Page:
It is a long list of Spices that I use for all of the different styles. Oregano, bay, fennel, rosemary, cayenne(fresh and dried), flaked red pepper, lemon and orange zest, garlic, cinnamon, clove etc.
I use four different curing processes in making my olives. Lye cured, in which the olives are places in a solution of lye and water until it soaks into the olive to the pit and then is rinse out over a period of 7-8 days, then brined and flavored. I also do brine cured where the olives is just soaked in strong brine until the bitterness is removed. This takes the longest of the cures; 6 months to over a year. Then the Spanish style which is a combination of lye and brine cured and last the black ripe oil cured which is cured in rock salt for 5-7 weeks, producing a strong salty black shriveled olive.
What do you think about Sicilian olives? Do you have a favourite kind? When people ask me if I have a favorite, I say "they are like my children; I love them all..."
Where can one find "Henry's olives"?
Locally one can find my olives at most of the local grocery stores/health food stores and at a few stores and restaurants in San Francisco. Also 4-5 local restaurants serve them.
Could you suggest a simple recipe for loveSicily's blog readers?
A recipe I share with everyone is my "Olivada": 2 cups pitted mild green olives, 1/2 cup toasted walnuts, 1/2 teaspoon finely chopped rosemary, 1 medium clove garlic, 1-2 tablespoons extra virgin olive oil. Puree in food processor until smooth. Great served on grilled crostini. Simply delicious!
What do you think about Sicilian olives? What about Sicilian recipes to cure olives?
We loved the olive displays at the markets; especially Ortigia. My favorite was the dark purple brine-cured, big round olive. I don't remember what it was called. I never got to spend any time learning about Sicilian curing recipes, though that would be a highlight if I could. Maybe you could arrange that when we come again.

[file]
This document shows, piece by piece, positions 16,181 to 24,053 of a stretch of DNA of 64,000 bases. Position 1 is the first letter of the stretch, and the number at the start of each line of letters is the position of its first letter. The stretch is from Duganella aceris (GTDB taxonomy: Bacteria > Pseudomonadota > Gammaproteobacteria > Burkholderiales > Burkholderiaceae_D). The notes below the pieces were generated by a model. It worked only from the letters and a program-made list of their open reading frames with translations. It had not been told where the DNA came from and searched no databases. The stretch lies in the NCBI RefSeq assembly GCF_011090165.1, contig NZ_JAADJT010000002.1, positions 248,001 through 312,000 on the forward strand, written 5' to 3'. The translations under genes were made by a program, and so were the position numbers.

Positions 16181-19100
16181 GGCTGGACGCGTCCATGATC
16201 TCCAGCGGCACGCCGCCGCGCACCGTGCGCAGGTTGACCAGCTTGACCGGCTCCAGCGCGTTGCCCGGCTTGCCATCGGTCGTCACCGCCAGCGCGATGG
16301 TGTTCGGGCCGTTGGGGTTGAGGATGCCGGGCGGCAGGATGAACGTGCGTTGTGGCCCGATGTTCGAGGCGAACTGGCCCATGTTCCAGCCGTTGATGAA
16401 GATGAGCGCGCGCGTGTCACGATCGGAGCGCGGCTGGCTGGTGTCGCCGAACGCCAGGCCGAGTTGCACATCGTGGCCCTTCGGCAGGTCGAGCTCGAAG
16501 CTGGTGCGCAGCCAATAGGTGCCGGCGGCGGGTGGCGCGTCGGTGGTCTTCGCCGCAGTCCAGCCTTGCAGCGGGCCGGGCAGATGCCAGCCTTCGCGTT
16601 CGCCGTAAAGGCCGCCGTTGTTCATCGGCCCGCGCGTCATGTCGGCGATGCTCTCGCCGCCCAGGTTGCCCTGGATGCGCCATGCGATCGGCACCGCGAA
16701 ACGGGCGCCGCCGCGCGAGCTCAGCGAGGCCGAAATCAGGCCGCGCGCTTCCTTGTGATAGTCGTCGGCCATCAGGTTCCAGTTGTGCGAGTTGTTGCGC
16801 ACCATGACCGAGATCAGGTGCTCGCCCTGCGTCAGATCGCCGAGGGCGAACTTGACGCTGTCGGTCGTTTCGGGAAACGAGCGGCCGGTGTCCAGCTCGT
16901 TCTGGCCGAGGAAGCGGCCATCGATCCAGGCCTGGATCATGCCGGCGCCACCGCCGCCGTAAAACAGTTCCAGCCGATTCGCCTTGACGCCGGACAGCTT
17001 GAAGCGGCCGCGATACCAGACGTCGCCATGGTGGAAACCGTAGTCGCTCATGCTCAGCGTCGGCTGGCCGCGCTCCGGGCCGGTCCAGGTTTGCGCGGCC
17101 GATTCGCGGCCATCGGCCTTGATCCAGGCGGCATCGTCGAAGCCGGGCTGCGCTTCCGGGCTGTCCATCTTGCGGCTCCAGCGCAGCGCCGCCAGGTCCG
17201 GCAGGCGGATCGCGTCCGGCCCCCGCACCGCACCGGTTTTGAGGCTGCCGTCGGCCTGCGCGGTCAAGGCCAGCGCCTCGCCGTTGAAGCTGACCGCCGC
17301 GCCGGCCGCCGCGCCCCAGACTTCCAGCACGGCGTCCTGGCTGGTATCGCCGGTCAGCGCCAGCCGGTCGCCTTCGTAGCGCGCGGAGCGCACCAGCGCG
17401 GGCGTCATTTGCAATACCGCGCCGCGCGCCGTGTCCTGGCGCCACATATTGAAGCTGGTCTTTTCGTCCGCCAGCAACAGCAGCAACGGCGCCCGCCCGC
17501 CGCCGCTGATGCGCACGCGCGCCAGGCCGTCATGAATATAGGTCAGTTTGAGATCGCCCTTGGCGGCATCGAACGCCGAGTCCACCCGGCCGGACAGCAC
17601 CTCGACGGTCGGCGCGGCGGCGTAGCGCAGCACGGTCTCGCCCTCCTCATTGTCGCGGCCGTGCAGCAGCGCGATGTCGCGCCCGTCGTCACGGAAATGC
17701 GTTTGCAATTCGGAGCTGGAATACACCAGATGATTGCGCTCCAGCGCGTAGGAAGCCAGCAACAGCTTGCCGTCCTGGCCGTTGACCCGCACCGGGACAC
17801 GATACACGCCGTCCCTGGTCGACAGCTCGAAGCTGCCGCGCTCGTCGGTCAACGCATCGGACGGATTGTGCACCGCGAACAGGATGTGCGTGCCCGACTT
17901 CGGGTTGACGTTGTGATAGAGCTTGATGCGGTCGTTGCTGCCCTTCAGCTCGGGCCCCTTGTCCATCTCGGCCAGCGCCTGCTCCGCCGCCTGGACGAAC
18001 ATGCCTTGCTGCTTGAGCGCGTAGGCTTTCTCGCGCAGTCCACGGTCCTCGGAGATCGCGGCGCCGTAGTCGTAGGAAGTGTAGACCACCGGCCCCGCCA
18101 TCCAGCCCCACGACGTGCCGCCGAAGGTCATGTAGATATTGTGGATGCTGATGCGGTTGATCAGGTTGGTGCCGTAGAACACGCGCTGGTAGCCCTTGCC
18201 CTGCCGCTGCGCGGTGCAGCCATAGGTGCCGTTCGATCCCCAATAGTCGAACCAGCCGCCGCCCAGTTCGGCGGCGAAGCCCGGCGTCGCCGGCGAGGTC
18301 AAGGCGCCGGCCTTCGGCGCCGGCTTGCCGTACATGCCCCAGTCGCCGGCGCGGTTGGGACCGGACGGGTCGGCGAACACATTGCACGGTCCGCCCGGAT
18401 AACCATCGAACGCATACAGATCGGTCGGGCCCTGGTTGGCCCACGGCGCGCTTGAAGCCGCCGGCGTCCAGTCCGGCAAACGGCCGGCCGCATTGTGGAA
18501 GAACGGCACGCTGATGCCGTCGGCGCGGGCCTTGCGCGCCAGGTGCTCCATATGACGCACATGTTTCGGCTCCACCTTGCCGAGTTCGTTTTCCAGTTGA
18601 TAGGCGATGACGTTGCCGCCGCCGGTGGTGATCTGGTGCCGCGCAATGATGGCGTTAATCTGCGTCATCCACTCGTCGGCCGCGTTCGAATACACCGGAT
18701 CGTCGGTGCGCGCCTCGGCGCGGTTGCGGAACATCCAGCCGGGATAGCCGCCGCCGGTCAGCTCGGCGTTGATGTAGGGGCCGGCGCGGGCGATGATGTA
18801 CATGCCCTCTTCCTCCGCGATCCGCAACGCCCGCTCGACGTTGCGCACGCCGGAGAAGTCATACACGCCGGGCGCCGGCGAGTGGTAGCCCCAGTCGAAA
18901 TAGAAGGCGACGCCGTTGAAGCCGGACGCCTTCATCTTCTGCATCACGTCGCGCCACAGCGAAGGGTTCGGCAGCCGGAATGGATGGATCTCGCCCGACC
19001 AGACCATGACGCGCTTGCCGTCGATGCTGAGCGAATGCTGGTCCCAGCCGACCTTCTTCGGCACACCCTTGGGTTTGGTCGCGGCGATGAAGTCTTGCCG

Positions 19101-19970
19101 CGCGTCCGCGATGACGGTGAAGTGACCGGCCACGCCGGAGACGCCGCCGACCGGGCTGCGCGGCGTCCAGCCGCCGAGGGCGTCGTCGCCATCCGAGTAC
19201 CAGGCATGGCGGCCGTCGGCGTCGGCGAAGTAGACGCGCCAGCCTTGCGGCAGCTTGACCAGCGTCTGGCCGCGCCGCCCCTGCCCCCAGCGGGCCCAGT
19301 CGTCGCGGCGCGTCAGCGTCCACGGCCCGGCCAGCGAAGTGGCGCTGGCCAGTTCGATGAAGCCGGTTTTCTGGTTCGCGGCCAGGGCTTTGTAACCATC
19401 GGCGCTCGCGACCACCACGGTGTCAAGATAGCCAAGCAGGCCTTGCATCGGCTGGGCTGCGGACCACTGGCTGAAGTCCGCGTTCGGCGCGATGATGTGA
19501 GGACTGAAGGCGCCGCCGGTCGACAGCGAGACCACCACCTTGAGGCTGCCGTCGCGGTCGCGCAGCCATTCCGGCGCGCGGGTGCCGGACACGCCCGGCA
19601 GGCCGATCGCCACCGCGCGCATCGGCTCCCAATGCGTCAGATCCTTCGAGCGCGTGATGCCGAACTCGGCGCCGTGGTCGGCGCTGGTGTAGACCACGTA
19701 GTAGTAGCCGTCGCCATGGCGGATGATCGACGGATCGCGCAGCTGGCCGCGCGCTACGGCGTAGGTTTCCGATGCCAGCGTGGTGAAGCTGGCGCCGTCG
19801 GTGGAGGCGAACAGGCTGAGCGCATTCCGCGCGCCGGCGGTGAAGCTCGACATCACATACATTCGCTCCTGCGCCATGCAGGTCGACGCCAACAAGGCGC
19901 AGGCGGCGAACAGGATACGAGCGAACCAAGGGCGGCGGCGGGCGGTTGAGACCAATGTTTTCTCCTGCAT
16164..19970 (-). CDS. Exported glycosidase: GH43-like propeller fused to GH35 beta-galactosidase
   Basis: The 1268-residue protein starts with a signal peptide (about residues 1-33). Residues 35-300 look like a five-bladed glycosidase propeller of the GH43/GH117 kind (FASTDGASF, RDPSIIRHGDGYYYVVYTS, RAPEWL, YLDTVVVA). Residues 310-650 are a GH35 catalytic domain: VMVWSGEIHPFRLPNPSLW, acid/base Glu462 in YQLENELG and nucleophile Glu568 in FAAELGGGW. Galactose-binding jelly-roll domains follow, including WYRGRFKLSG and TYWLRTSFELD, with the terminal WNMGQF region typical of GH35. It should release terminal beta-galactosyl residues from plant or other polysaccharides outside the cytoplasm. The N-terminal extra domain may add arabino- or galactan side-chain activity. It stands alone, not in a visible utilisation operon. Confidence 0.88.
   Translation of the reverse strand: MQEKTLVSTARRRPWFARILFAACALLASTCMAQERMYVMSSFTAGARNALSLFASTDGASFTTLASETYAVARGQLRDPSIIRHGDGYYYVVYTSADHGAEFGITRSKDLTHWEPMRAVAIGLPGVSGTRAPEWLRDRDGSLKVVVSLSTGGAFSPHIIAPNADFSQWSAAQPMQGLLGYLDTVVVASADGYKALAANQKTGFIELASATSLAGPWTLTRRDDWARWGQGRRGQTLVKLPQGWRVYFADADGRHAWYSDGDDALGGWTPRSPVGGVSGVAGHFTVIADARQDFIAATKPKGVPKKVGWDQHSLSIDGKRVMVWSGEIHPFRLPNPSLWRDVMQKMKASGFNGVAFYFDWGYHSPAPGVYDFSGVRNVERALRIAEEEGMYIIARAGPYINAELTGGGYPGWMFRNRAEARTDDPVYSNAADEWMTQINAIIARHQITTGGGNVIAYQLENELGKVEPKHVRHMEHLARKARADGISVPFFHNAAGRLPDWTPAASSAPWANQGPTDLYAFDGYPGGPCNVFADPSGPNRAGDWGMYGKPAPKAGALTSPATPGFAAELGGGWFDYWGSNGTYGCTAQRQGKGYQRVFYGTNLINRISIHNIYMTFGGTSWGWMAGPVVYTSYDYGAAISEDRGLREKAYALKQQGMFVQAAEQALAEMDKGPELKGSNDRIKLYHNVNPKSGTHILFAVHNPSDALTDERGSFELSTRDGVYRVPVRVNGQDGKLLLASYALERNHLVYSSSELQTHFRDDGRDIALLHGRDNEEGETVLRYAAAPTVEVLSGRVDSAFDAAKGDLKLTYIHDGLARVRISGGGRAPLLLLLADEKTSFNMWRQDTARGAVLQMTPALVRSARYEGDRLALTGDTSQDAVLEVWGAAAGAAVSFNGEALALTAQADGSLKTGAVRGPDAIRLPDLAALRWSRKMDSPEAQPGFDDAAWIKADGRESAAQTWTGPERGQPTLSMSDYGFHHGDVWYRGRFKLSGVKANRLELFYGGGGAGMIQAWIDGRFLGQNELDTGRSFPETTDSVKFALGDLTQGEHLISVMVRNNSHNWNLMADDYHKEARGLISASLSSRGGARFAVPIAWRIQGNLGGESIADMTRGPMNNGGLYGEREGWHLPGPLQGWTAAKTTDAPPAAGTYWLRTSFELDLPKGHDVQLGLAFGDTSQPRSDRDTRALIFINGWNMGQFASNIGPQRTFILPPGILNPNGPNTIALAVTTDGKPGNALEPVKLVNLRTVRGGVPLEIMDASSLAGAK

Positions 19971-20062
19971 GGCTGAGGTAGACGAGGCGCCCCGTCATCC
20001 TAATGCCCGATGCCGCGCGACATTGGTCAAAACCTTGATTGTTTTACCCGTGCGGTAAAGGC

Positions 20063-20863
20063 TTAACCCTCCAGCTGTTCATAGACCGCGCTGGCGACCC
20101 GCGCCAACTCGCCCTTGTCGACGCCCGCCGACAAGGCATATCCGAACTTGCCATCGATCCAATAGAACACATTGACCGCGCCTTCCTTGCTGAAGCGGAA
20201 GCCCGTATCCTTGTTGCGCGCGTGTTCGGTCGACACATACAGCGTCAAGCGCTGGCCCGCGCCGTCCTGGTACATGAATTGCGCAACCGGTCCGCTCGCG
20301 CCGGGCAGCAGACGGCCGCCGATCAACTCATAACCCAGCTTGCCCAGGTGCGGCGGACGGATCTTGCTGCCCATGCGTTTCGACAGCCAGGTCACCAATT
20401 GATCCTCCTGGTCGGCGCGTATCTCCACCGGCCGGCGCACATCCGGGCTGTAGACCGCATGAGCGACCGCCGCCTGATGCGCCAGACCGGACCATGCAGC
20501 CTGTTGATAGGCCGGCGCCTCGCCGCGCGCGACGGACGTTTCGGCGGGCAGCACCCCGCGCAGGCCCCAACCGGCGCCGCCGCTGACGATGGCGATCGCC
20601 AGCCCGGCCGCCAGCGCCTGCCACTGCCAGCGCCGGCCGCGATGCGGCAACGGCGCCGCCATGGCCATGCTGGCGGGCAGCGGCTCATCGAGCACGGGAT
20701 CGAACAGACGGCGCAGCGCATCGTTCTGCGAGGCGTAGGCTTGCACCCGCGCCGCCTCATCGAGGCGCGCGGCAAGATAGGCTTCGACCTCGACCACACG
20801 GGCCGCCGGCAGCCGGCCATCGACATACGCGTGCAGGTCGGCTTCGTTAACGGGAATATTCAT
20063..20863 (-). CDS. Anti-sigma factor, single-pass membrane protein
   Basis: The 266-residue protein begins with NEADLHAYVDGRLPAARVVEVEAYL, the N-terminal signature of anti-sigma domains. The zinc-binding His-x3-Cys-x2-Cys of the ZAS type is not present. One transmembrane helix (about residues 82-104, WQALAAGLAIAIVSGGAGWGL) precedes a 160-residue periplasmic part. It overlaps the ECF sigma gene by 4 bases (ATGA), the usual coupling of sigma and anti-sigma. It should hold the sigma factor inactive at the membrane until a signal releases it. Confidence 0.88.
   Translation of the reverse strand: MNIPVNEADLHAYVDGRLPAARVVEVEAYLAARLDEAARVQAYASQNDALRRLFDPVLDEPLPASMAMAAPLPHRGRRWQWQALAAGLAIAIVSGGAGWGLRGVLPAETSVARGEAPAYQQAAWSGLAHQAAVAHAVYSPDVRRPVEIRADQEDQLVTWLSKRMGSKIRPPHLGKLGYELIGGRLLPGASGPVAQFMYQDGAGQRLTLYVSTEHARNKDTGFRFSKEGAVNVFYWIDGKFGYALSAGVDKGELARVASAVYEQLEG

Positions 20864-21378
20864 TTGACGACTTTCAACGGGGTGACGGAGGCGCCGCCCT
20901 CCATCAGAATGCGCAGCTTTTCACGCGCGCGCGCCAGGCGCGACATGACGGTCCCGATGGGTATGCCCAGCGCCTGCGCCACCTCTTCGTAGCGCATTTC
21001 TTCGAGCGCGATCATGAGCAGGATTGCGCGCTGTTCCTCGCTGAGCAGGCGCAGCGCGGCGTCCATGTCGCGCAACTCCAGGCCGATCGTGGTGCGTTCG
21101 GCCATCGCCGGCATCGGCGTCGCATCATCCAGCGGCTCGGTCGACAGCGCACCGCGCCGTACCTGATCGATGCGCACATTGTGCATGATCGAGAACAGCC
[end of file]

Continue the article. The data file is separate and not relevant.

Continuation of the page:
And I decided I would not wait until we meet again. Here is one of my recipes for Olive alla Siciliana con aceto ed olio extra vergine d'oliva
Ingredients for 4 peoples:
• 500 g of fresh green olives
• extra virgin olive oil
• 1 carrot finely chopped
• 1 heart of celery finely chopped
• 1 or 2 cloves of garlic into slivers
• a tablespoon of capers or a handful of mint leaves
Stone the olives and crush lightly with the back of a fork. Place the olives in cold water and salt. Completely cover all of the olives, make sure none are poking out and change the water on a daily basis. After the first week of the waiting process, taste the olives as the bitterness could already be gone, if not just keep waiting until the olives don't taste bitter any longer.
Blanch carrot and celery in a water and vinegar (50% water 50% vinegar). Blanch olives in the same water and transfer them into a bowl, add all other ingredients.
Mix well, then let stand for several hours in order to absorb the various flavors of the olives.
Finally add a tablespoon of capers or a handful of mint leaves ( I prefer mint in this recipe) and preserve in extra virgin olive oil.